Roy Keane has hit back at criticism of Premier League players over potential wage reductions during the coronavirus crisis, admitting he ‘wouldn’t take a pay cut’ if he still played for one of the division’s ‘bigger clubs’.
The former Manchester United captain has told players who have come under criticism for failing to agree to universal cuts amid the global pandemic to ‘stick to their guns’, saying that players should be free to choose whether they wish to use their wealth to help the club, especially at larger clubs who are often owned by billionaires.
Keane’s comments come after Mesut Ozil has been heavily criticised for being amongst a minority of Arsenal players who is yet to accept a pay-cut at the Emirates, the German’s £350,000-a-week salary being used as a stick to beat him with.
Wage cuts and wage deferrals for both players and staff have been announced by a number of top-flight clubs amid a loss of revenue due to the current suspension of football, but the matter has proven to be a divisive subject.
The Athletic are reporting that Tottenham‘s negotiations with first-team players over a pay deal have proven ‘complex’, due to ‘a perception among some of the players that they have been undervalued in the past’ in comparison to some of their Premier League peers.
Keane, however, believes the subject of player wages is a personal matter and says players – especially at the Premier League’s ‘bigger clubs’ – should be free to choose what they do with their agreed salaries.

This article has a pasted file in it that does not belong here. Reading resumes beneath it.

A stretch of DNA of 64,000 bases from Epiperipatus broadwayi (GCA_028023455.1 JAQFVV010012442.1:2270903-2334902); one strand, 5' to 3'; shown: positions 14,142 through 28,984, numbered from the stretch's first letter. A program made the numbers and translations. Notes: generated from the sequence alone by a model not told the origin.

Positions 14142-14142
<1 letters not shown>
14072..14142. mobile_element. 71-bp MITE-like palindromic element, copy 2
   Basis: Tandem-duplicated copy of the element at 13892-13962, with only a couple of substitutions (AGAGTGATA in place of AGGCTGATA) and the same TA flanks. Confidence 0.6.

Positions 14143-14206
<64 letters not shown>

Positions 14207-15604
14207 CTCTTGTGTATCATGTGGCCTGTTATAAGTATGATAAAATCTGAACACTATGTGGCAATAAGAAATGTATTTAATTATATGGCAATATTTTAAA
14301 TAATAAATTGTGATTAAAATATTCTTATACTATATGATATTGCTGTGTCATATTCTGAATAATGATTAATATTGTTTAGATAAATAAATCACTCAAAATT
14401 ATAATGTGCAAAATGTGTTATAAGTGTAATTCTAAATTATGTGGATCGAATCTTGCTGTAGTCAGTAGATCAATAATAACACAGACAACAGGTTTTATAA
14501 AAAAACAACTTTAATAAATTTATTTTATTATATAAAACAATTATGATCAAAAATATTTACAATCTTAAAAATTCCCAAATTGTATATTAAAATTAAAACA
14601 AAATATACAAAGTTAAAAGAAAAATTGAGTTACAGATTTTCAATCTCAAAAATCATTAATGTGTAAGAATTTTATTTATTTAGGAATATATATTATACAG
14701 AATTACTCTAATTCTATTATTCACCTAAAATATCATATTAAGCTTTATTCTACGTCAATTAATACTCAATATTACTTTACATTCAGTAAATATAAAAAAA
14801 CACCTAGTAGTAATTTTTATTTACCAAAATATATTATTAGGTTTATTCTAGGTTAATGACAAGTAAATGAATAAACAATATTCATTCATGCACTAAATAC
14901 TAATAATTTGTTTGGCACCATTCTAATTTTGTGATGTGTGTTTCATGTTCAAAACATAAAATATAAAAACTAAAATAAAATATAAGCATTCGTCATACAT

“I’m not sure how I’d have dealt with it, I have a lot of sympathy for the players out there, a lot of players are getting criticised,” Keane told Sky Sports.
“Looking at it now, particularly with the way I left United, and I’m talking about players at the really big, big clubs, with a lot of wealthy owners and pressure to take pay cuts, I wouldn’t take a pay cut if I was at one of the bigger clubs.
“It’s nobody’s business what you do with your wages. You take your wages and if you want to be generous, go ahead and do it, there’s a lot of speculation out there but I don’t think people should believe everything they read about what players are doing, taking 10 per cent or 15 per cent.
“Players should not feel under pressure, particularly at the big clubs. I know everyone is different, different circumstances, but your contract with the club is a personal matter and this idea that all the players have do to this is nonsense, it’s up to the individual and if they want to stick to their wages, while they have a billionaire in the background, then do that.
“I am surprised at the amount of people jumping on the bandwagon and criticising the players, it’s nobody’s business. I’m talking about the clubs with wealthy owners, I have sympathy for the lower leagues, you make sacrifices in the lower leagues but the players at the top, where the clubs have the money, stick to your guns.
“At the bigger clubs the money is available to the players, individual players getting criticised is unfair, you have different personalities in the dressing room. Some players getting their full wages might be the most generous people on the planet and let them do what they want, for the NHS or whatever charity but I’d fight the players’ corner.”